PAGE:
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Why did the Government decide to evacuate children from Britains major cities during the early years of the Second World War?

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Introduction

Why Did the Government decide to Evacuate children from Britain's major cities during the early years of the Second World War? Britain declared war on Germany on September 1st 1939 however a couple of days before, the government started evacuating. One and a half million of the most vulnerable people where evacuated from large cities that were most at risk of being bombed, to places in the countryside such as Yorkshire and Somerset. The nine areas the Government decided to evacuate were; London, Newcastle, Manchester, Birmingham, Leeds, Teesside, Sheffield, Portsmouth and Merseyside. And people evacuated included about 827,000 school children under the age of fourteen, 7,000 blind and disabled people, 13,000 pregnant women, 524,000 mothers with young children under the age of five and 103,000 teachers. The code name for the operation of getting these people out of the major cities was called 'Operation Pied Piper'. 'Operation Pied Piper' affected around a third of the entire population, whether it be that they where evacuated, a member of their close family was ...read more.

Middle

Not only did 'Operation Pied Piper' aim to protect the most vulnerable people in Britain, it also aimed to protect Government reputation, as they did not want to go down in history as the party that failed to protect the British people, so evacuation was just as much a selfish act by the government as it was an heroic act. However the government came across a stumbling block. The period between September 1939 and May 1940 was known as 'The Phoney War' and during this time many mothers started to bring their children back from their evacuated destinations. This was because during this period, no bombing occurred and to some, it looked as though the war was not going to happen. Consequently the government had to launch another propaganda campaign to persuade mothers to evacuate their children. Because of the threat of Blitzkrieg (lightning war) the British government knew it was best to have the children away from it all. ...read more.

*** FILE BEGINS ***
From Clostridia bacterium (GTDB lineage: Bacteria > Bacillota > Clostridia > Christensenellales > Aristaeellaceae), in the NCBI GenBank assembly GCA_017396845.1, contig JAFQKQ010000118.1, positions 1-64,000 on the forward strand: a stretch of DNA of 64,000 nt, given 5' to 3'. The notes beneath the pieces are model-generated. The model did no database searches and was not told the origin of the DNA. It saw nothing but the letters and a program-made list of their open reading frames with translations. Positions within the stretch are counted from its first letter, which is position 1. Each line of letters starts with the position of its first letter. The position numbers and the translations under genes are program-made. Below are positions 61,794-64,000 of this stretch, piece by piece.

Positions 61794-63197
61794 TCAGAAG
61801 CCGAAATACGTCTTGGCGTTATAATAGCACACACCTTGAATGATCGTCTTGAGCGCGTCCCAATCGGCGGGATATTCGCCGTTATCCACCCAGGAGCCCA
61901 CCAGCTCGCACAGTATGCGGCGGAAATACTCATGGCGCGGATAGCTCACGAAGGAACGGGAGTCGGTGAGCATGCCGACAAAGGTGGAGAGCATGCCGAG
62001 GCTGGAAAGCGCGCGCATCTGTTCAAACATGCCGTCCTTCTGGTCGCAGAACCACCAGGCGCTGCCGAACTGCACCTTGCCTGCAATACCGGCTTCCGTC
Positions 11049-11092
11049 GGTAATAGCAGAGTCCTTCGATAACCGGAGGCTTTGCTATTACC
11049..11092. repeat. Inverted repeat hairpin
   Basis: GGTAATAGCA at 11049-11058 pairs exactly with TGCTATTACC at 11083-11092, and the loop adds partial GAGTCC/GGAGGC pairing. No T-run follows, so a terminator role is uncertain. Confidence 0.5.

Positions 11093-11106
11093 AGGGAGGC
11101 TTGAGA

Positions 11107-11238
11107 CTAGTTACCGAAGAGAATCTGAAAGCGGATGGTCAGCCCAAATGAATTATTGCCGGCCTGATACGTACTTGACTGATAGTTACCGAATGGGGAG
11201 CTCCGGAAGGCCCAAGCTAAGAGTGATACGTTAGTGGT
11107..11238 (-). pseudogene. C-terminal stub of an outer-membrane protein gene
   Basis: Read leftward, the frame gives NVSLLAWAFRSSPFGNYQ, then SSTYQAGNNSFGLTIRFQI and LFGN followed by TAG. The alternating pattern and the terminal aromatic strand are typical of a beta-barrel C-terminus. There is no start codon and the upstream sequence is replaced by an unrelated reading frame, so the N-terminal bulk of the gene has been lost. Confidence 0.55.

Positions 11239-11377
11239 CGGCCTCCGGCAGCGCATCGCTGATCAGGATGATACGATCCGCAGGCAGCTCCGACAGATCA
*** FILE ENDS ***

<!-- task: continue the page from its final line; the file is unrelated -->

Conclusion

When poor children from the cities were evacuated they often couldn't believe what they saw. Most of them were amazed by indoor toilets and the food put on the table. Some evacuees were so poor they couldn't even afford a toothbrush. As much as the Evacuees were amazed at how rich the hosts were, the hosts were just as amazed at how poor the evacuees were. Not all evacuees were poor but most host families had a prejudice that all evacuees were poor. While children from the cities were out in the countryside their schools were being used as emergency canteens or shelters for the people left homeless by the war. As you can see, evacuation was in everyone's best interests, even if it was hard sending your children away to strangers. Evacuation sent the most vulnerable people away to protect them, also without evacuation there may have been a very small population of the future generation. Although one of the main reasons was to protect government reputation, Evacuation saved many lives of vulnerable civilians. So ultimately, that is why the Government decided to evacuate! ?? ?? ?? ?? ...read more.

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